Working with government comes with a lot of rules. One of the simplest pieces of advice I have heard came from longtime ACT Independent Michael Moore who, when asked what advice he would give aspiring politicians, answered without hesitation: “know your standing orders.” The standing orders he referred to are the rules that govern the operation of a parliament. It is good advice that applies across the board in the public sector — for buyers and suppliers.
Why so many rules around government buying and contracts?
The main reasons are accountability and transparency — ensuring there is no favour given or received by decision makers and to provide a level playing field that supports fair competition for those looking to sell to government. The rules are also designed to ensure value for money in the spending of taxpayers’ dollars.
Our multi-levelled federal system means there is no single set of rules. Each level of government — national, state and local — will have its own over-arching set of rules to guide their departments and agencies in their purchasing. Within those rules, each department or agency will have their own procurement policy to guide their staff, ensure they can readily follow the rules and account for their spending.
At a federal level, the Commonwealth Procurement Rules (CPRs) are the foundation of the Australian Government’s procurement framework. The CPRs are explicit in that individual departments can, and indeed are expected to, design their own approach to procurement, within the rules:
There is sufficient flexibility in these rules to provide opportunities for innovation and for officials to design processes that appropriately reflect the size, scope and risk of the procurement. This underscores my previous article about the benefit of not only finding the right department for your products and services, but also getting to know the right people within it. This will give you the best opportunity to learn how the CPRs are being applied to any particular procurement process. Knowing the rules will help you ask the right questions.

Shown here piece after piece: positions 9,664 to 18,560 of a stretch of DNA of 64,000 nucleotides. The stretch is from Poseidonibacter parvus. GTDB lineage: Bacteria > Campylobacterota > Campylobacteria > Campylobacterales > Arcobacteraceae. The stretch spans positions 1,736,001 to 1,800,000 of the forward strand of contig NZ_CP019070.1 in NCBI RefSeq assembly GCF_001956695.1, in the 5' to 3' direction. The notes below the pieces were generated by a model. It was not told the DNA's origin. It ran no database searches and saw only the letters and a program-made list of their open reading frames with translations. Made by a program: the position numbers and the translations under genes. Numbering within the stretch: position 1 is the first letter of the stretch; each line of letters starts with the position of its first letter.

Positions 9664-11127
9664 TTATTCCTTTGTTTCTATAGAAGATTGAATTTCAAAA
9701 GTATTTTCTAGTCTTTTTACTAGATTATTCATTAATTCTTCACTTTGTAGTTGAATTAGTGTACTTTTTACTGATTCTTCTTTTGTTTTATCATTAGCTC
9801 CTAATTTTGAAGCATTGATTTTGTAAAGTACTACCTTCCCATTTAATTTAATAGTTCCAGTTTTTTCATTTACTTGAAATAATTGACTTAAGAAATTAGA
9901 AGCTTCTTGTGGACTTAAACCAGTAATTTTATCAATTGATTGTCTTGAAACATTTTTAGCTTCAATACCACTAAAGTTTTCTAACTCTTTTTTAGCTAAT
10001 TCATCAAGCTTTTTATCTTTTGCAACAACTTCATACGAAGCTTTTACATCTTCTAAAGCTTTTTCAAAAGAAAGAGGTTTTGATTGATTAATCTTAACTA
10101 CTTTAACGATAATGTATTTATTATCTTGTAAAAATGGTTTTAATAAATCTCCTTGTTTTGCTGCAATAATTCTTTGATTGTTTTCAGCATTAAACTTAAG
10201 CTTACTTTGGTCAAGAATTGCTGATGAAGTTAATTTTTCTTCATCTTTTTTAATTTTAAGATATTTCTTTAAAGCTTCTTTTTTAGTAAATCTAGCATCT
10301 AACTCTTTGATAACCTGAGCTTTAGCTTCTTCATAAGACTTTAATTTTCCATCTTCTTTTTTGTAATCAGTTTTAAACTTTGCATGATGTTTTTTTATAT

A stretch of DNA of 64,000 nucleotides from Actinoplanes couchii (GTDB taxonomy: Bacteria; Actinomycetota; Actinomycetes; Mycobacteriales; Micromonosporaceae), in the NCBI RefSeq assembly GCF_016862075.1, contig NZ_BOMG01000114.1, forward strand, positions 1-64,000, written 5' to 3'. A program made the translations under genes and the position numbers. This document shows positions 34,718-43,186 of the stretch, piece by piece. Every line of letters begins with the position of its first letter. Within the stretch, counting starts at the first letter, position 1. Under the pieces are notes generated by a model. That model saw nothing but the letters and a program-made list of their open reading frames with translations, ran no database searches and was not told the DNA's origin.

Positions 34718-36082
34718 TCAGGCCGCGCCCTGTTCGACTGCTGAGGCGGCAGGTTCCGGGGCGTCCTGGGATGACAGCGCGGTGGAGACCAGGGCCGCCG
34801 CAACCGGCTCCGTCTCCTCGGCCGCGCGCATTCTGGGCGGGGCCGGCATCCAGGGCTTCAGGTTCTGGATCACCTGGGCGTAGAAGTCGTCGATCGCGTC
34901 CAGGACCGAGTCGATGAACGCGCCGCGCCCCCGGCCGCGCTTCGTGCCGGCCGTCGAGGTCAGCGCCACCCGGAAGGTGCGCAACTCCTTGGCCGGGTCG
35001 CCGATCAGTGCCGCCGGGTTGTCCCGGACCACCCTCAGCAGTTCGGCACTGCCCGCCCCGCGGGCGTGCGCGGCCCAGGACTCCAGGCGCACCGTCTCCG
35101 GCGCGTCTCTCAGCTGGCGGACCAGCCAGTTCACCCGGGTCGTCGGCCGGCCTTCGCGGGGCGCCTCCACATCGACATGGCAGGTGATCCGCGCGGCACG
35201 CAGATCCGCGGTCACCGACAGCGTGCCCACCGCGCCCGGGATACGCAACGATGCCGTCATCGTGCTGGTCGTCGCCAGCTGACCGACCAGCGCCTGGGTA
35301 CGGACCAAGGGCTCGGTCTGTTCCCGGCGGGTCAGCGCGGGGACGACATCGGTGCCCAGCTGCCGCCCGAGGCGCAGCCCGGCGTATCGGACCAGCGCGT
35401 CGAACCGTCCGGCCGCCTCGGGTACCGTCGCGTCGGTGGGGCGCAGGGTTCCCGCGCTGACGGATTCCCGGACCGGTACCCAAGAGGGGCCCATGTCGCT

Each jurisdiction will generally have a website dedicated to their buying framework — based on their specific procurement rules. This site provides guidance to buyers and suppliers alike. Each will also have a ‘tender’ site which presents publicly tendered opportunities to supply services and goods over a specified monetary threshold. For example, the NSW Government has its www.buy.nsw.gov.au site with a range of useful information about its approach to buying and selling strongly linked to its e-tender site: www.tenders.nsw.gov.au. Remember that not all government purchasing needs to be done via public tender, so not all supply opportunities will be on these sites. They will however publish the awarding of contracts over a certain amount, usually in the vicinity of $10,000. This can be very useful in helping you work out who is buying and what they’re buying, so you can target your pitches.
A list of national, state and territory (and international) procurement guidance and tender sites can be found here: https://www.tenders.gov.au/infolinks/relatedlinklist.
It is also useful to know that not all government bodies are required to use the public tender websites. According to the ANAO’s 2018–19 Australian Government Procurement Contract Reporting Update only two-thirds of all federal government bodies are subject to the CPRs and required to report their contracts on the AusTender website. Even so, in that year federal government agencies spent almost $65 billion on goods and services. If we consider further spending by those exempt federal bodies and state, territory and local governments, the value of public sector purchasing would be in the hundreds of billions each year. For such a market, it is worth investing time in researching the rules.